Law is a set of rules that are enacted by a government or social institution to regulate behavior. It is an important pillar of democracy and a foundation for society.
A person may be legally entitled to a right under law, such as a claim-right (Kamm 2002: 476) or a statutory-right to justice (Hohfeld 1919: 50-57). Legal powers are the innate or legally recognized ability to alter one’s normative position; for example, legislative power entitles citizens to participate in the legislature; prosecutors are authorized to prosecute crime; estate and contract law empower individuals to create wills and enter into contractual obligations.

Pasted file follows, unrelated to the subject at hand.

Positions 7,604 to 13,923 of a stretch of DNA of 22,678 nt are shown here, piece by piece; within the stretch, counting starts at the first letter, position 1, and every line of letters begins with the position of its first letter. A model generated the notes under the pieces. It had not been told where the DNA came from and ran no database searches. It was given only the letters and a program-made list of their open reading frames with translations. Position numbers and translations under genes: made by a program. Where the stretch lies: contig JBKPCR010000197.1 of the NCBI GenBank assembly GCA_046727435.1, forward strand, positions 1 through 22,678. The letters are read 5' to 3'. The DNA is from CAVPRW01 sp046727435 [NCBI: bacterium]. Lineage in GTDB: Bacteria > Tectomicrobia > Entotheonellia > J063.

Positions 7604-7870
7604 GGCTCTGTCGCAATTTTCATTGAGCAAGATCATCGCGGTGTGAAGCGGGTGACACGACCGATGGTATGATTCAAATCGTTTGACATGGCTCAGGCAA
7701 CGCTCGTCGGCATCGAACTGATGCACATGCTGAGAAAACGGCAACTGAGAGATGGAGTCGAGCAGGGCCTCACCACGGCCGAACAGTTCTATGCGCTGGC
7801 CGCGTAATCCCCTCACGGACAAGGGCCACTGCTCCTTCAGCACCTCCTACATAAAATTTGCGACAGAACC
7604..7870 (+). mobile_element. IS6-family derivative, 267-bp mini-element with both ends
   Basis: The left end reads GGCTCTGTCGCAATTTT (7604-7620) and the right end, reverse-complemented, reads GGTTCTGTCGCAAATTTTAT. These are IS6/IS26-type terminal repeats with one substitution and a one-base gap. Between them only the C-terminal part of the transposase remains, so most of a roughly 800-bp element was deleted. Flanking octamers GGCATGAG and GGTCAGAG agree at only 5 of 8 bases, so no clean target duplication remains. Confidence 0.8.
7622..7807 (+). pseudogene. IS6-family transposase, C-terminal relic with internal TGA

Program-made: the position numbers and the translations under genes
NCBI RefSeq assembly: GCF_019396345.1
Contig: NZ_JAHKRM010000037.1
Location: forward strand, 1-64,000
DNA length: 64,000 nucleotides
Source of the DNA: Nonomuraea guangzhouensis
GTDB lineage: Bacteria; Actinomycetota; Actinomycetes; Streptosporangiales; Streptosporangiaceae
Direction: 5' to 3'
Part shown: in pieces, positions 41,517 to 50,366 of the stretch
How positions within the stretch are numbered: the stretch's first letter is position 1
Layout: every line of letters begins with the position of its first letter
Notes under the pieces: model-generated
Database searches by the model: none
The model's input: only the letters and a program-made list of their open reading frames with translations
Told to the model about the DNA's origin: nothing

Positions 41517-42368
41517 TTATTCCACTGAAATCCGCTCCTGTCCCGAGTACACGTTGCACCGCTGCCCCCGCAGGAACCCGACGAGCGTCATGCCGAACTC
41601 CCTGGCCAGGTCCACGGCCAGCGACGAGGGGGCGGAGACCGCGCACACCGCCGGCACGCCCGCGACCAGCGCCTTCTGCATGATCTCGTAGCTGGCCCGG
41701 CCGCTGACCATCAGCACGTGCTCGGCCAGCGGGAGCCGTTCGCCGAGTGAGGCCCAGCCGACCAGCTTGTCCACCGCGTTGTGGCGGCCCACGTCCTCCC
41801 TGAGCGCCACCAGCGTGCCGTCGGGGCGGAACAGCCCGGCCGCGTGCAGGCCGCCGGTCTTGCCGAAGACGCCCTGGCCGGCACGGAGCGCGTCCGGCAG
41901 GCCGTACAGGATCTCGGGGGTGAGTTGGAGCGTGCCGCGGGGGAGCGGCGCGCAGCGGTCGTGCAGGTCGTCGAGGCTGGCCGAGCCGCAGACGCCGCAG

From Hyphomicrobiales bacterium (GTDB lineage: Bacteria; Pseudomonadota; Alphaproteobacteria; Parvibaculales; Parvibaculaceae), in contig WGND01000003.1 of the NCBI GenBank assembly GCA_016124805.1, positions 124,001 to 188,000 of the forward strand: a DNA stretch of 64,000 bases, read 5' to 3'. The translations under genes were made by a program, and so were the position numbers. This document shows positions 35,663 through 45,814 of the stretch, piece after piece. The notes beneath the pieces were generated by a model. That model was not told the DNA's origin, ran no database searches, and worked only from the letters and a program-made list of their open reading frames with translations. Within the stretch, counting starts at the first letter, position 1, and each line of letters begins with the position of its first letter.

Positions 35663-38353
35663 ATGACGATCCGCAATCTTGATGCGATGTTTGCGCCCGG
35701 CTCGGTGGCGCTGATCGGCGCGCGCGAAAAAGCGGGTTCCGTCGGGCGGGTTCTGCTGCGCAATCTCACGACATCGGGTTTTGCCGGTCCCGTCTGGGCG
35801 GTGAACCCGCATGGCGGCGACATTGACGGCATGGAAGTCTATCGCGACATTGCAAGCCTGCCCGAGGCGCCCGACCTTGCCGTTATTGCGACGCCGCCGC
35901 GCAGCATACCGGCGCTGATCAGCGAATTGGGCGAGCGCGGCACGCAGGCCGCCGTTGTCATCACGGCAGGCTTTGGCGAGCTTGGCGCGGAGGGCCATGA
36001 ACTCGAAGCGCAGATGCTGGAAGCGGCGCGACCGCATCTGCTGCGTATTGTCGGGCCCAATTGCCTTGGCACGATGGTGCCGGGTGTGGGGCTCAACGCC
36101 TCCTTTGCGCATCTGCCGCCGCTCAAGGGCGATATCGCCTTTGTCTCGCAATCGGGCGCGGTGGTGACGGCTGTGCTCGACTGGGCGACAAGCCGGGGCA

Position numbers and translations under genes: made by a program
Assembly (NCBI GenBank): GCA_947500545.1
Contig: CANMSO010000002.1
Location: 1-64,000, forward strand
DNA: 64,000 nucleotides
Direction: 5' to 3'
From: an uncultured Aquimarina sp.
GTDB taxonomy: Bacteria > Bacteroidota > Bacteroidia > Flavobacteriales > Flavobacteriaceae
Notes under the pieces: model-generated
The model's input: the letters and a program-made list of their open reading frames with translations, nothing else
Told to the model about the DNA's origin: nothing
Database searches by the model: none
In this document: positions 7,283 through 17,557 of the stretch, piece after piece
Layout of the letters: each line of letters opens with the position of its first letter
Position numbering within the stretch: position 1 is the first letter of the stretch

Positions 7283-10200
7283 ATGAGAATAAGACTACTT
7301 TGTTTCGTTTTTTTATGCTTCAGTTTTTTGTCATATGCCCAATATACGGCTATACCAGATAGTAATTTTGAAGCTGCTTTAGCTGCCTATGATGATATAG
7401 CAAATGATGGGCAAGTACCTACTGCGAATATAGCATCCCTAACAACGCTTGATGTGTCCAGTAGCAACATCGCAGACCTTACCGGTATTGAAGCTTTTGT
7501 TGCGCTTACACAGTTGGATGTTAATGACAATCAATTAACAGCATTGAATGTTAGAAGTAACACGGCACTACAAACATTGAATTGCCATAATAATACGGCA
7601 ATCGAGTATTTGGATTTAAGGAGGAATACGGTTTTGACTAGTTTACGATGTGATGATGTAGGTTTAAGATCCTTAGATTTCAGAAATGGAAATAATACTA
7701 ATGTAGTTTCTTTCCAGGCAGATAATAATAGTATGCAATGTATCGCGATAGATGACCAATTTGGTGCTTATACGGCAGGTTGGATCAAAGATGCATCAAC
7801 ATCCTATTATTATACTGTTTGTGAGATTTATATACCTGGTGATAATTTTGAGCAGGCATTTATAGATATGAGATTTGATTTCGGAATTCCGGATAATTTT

The study of law develops the efficiency to argue from evidence in a way that others find difficult; it cultivates superior communication skills, strong problem-solving talents, and independent thought. It also prepares graduates for a variety of settings and transitions in their careers.
Opportunity to Earn More and Be Rich: A career in law gives you the chance to earn more than many other professions. For instance, if you’re involved in a high profile case, your fees will be higher than other lawyers.
Chance to Have Respect of Society: Lawyers are highly respected by society, as they have a keen sense of what is right and wrong. As a result, they are able to establish good relations with their clients and the people around them.
Opportunities to Travel: Working in a big law firm means that you can travel to different locations. This can be a refreshing change and help you get a better understanding of other cultures.